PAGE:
Managing a team isn't a piece of cake. Everyone who has ever been responsible for managing a team knows that it's tempting to over-control your team members. On the other side, it's also prevalent that managers are too busy with their work and therefore they don't have enough time to manage the team. This article discusses the first situation - the situation when managers tend to micromanage the team members. Let's see what the signs of being micromanaged are and if there is any way how to avoid it.
What Does Micromanaging Mean?
In simple words, micromanaging means that someone is continuously looking over your shoulders, controlling and monitoring every step you do. However, micromanaging doesn't have to be always 100% bad. In some cases, let's say, when you hire a new colleague or an intern, maybe there will be some micromanaging needed at the beginning. But the micromanaging shouldn't last long! A manager should always strive to let the team members work their way and give them the needed freedom. Otherwise, it can lead to team members dissatisfaction & demotivation since they start to feel stifled.
What Are the Indicators of Being Micromanaged?
1. You are still being controlled.
Whenever there is a chance, your manager tries to monitor if you are working, what you have done and how long it takes you to finish a specific task. Besides, you have to hand in regular reports of the tasks done (sometimes even a couple of times a day). Of course, this never-ending control frustrates the team members because they lack the freedom they need to do their work right.
2. You can't make decisions on your own.
Every decision (even if it's relevant for your position and experience), you are asked to discuss with your manager and let it approve. This brings about two main problems. If you are waiting for the decision to be made by the manager, you lose your precious time. If the manager is busy and can't let you know the decision, you need to wait and probably can't work further because you're blocked. The second thing is that if you can't make the decisions, you are dependent on your manager. What if he/she is on vacation or business trip and can't get in touch with you?
3. Your manager gives you a list of to-dos.
It's also a common practice that the micromanager gives you a to-dos list and keeps asking you the entire day if you have already done the issues. In the long run, it can be frustrating because you don't have time to create tasks you think should be done and discuss them with the manager. This approach also discourages you from thinking about the problem from the broader perspective and thinking out-of-box.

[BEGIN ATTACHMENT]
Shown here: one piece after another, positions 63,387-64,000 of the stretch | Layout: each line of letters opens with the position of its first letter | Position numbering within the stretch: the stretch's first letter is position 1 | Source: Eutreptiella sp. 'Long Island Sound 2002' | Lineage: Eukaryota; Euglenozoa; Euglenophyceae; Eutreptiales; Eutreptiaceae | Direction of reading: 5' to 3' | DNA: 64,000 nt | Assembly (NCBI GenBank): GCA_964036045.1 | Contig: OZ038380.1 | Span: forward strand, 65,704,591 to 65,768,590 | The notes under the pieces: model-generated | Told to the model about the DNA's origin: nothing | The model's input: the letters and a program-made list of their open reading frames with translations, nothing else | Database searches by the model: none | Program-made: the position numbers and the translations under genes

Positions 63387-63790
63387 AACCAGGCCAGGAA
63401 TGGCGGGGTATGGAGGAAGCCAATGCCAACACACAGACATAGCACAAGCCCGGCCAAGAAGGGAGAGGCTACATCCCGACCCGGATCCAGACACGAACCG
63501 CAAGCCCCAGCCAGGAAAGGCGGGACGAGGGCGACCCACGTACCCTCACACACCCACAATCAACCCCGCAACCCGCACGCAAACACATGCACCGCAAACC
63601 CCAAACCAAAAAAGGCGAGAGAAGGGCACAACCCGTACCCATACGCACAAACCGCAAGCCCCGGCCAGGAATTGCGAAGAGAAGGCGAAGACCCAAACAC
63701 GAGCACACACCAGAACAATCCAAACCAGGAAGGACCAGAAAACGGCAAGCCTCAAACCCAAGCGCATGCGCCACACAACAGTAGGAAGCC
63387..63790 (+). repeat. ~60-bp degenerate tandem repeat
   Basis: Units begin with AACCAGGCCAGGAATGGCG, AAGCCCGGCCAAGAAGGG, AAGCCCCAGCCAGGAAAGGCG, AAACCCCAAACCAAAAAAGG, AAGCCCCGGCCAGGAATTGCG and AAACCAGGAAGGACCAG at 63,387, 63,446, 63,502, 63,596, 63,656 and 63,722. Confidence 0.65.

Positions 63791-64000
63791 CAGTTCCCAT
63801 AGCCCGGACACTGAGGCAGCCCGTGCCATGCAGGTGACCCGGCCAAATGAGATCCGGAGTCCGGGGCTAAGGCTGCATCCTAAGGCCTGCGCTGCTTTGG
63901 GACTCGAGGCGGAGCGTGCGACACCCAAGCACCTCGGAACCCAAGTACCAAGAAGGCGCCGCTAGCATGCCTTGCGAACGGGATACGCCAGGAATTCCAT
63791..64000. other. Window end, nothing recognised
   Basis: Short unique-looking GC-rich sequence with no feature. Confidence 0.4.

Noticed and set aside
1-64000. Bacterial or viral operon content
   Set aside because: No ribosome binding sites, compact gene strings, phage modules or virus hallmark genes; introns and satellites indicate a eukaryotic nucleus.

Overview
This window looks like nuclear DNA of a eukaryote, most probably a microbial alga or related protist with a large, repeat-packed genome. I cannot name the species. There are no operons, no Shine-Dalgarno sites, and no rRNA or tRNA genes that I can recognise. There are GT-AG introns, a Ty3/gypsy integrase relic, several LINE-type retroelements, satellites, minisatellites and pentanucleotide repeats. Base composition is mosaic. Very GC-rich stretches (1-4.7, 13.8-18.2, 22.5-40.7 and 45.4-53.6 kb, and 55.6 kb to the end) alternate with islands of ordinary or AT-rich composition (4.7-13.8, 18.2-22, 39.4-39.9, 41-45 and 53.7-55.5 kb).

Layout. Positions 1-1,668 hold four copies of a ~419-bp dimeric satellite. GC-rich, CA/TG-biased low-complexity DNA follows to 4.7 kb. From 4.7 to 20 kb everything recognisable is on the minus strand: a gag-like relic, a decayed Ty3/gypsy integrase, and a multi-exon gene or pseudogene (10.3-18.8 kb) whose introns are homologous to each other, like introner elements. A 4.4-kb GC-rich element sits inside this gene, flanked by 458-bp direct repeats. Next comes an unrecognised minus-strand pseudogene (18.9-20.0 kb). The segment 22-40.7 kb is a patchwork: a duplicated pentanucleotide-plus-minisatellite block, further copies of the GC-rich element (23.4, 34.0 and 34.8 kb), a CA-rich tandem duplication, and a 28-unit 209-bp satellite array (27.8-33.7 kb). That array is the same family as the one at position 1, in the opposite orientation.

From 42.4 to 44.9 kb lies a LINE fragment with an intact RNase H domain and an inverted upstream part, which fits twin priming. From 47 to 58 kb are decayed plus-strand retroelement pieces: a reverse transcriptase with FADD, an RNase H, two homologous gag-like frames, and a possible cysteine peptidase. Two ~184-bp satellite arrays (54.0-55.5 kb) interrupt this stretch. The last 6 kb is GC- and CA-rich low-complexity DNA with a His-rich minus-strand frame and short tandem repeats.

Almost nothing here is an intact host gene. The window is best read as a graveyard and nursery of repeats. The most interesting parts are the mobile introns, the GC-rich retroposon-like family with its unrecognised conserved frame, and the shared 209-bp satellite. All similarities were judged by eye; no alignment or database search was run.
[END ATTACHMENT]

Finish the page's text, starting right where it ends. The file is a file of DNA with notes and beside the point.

4. Feedback flow doesn't work.
In a normal situation, managers should be able to give feedback to the team members, but this should also work vice versa. When micromanaging, team members are often being criticised without being given proper feedback from the manager. What's more, when a team member wants to give feedback to the manager, he/she usually doesn't appreciate the input because micromanagers look for the weakness only in others.
5. Your ideas/improvements are overseen.
Most managers welcome improvements and ideas on how to improve a product/service, but not by micromanagers. They are not open for improvements and ideas from the team members because they think that only they can come up with the best solutions. Micromanaging can in this example lead to the fact that the team members won't want to share their fresh ideas, which can harm the overall teamwork.
How to Avoid Being Micromanaged?
Is there a solution? Sure, but there will be much effort needed from the manager as well as the team members. Communication is the key (as in many other cases). Try to arrange a meeting with your manager, explain the consequences of being micromanaged and at the same time, suggest solutions.
E.g. In the first case, when you're still under control and have to send umpteen reports a day, suggest to him/her that you would provide the manager only with one comprehensive report at the end of your working day. This solution saves the manager much time since he/she doesn't have to check various reports a day. What's more, if you choose the right tool, e.g. Scrumie, for the team, the manager can see the overview of the work done of the entire team in one place. For sure, it's challenging to talk about micromanaging with the manager because the reaction can't always be pleasant. But if you won't try it, you will keep being controlled all the time.
What is your experience with micromanaging? Have you ever been micromanaged? How did you manage to solve it?